By the time this column posts, I will have seen the new Ghostbusters flick from the Freaks and Geeks guru Paul Feig. I have chosen to see the film based not on any lingering love of the first two incarnations of the franchise (but put a pin in that until next week). I am not seeing it because of any particular love of the paranormal. And I’m especially not seeing it because a who’s-who of amazingly funny women are starring in it.
I’m seeing it because it looks like a fun flick to shut my chattering brain off for a couple of hours. Maybe giggle and marvel at some special effects in the process.
Meanwhile I also saw this week that Iron Man will be played by a black woman in some upcoming issues of the series. I’ve literally no doubt that the move isn’t permanent. I’m chalking it up to Marvel’s occasional jones to do the unexpected. It’s a great marketing plot to enrage Old School fanboys, while making millennials have hope for the future. It’s the battle-cry of the embittered old farts of fandom… “It’s not my Iron Man / Ghostbusters / Peanuts / Voltron / Power Rangers!”
Ahh, but that’s where you’re wrong, Grandpa. It’s merely a horse of a different color.
I’m personally mollified by the continual degradation of our pop culture society’s abandoning the shades of grey that better fit our worlds of fiction. To take a hard line stance over the casting of a female in what was once a male role, a black person in what was once a white role, or even a CGI character where hand-drawn animation once stood is just lunacy to me. At the end of the day, I don’t care who. I care what, why, and how.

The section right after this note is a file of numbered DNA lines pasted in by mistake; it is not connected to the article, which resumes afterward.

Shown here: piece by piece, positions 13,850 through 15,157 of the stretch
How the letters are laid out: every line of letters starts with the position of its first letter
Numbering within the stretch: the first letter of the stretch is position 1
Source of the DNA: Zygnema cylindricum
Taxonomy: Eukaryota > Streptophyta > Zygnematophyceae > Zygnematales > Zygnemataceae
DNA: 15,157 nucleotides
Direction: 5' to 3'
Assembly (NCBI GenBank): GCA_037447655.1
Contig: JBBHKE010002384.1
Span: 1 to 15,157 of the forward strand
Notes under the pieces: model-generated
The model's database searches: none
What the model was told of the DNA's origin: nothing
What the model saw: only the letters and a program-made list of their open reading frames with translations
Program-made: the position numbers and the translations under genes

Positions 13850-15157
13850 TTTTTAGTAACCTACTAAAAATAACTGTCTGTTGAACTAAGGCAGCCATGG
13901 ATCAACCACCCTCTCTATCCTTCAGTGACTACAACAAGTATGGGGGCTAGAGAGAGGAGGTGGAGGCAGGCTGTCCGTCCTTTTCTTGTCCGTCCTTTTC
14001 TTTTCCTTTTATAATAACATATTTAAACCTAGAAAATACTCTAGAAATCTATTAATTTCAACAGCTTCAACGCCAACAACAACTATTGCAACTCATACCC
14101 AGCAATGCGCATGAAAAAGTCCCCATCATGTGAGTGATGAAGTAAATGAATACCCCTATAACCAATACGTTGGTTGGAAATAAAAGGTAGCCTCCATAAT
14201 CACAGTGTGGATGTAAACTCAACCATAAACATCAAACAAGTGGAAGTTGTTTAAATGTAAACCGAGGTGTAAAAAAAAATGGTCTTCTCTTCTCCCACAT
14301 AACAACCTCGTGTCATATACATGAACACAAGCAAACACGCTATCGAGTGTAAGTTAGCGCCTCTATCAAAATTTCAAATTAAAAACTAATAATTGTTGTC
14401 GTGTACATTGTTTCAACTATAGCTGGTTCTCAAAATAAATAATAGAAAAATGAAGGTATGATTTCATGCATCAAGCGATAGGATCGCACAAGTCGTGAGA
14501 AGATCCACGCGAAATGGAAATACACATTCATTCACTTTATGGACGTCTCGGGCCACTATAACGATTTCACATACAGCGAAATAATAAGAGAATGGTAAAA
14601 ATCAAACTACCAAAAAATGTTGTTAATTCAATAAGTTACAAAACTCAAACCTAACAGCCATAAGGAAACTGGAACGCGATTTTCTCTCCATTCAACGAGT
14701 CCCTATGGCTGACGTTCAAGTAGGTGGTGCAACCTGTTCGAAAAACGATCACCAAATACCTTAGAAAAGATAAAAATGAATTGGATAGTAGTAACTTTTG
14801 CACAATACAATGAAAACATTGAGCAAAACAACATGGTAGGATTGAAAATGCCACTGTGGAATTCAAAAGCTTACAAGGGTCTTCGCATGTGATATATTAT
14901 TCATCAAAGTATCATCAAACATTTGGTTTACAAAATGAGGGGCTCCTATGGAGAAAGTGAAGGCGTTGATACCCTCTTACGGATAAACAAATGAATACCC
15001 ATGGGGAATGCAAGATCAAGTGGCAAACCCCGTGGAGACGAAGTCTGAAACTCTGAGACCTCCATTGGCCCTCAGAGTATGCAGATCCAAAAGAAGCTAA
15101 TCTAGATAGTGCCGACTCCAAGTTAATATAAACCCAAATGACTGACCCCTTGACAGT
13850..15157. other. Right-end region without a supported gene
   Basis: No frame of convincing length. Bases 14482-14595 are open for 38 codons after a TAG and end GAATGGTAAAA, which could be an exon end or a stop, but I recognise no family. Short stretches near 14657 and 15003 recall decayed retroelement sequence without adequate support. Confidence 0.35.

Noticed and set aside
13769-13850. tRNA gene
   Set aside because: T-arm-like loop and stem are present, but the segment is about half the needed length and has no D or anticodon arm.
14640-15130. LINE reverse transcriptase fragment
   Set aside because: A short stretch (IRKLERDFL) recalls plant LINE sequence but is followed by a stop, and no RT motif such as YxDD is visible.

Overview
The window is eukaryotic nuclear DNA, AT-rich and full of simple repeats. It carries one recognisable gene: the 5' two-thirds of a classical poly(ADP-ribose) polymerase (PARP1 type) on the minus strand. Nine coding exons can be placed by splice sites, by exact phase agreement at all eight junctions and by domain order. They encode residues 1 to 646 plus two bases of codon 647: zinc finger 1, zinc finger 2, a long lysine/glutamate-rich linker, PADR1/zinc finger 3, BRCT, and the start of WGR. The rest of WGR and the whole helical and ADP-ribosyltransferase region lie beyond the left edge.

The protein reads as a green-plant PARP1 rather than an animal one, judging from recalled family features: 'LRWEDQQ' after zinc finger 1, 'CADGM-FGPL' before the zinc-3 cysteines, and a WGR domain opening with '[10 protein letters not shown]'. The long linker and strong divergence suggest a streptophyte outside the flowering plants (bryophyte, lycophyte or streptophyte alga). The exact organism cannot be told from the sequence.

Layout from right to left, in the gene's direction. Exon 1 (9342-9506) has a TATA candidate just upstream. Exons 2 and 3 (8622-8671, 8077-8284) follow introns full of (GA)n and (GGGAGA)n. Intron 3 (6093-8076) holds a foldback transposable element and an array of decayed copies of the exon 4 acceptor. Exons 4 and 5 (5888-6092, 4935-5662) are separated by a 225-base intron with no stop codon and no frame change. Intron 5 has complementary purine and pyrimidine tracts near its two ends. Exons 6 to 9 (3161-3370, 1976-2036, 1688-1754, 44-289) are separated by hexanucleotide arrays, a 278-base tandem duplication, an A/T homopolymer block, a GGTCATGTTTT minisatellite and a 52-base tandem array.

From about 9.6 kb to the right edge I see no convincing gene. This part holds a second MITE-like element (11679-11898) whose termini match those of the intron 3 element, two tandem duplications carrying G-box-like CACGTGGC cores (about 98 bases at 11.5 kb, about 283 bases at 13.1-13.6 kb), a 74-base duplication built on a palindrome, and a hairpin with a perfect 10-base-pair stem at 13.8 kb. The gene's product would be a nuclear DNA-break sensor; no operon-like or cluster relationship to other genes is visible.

While the 2003 Daredevil film will be fondly remembered as dreck, I actually liked it quite a bit. Sure it was muddied by Collin Farrell clearly ingesting a bit too much coke before filming. Sure it introduced the Greek ninja goddess Elektra as a supremely white chick. But you know what? It also gave us Michael Clark Duncan owning the Wilson Fisk role. I recall some sects of fans going banana-sandwiches over the darkening of the character. And then I recall seeing the film, and basking in the depiction. Duncan was strong, stoic, and the apex of scene-eating-villainous. It never mattered once that he was black. Nor did he speak in jive, or really reference his ethnicity at all.
And yes: Vincent D’Onofrio’s Fisk is a million times better… but you’re taking a slow burn performance in a carefully built show vs. a blockbuster built to bank bucks in the short term. But I digress.
In the last decade or so, specifically in comics, we’ve seen a veritable gold rush of diversity. To quote Vox: “[Marvel] has already given us a black Captain America, a female Thor, a Muslim American Ms. Marvel, and a black-Latino Spider-Man. That push has been met with applause from fans who want to be included, praise and recognition from critics, and prickly criticism from comic purists who believe their beloved titles have been shunted aside for gimmicks and stunts.” And while those purists poo-poo the notion of such hypocrisy, I’ve been able to enjoy hearing about new readers coming to comics because they now had a character to relate to. Comic books (and I’d go far as to say science-fiction and fantasy) have long been the secret playground for those with a better vision of society. Where the world is color and gender blind. Where the story above all else determines the validity of a character.
Maybe I’m just that liberal a person; I don’t balk at any casting of any character in any fiction for any reason with regards to sexual orientation, gender, creed, religion, or pizza topping preference. It will always be about the character in context to the plot around them. If Riri Williams dons the red and gold armor to do battle with nefarious ne’er-do-wells, so be it. So long as she provides depth and clarity to the book; giving me, a long time reader, something new to respond to. If the Ghostbusters of 2016 are women? That’s fantastic. More so, if they provide a new take on the classic model of snarky comedians waging war on special effects. Regardless of erogenous zone paraphernalia… plot overpowers all.
And at the end of the day, if you want to call it a marketing gimmick, so be it. Because if the final piece of fiction is good enough, then you’ll swallow your ignorance with a smile and a changed mind.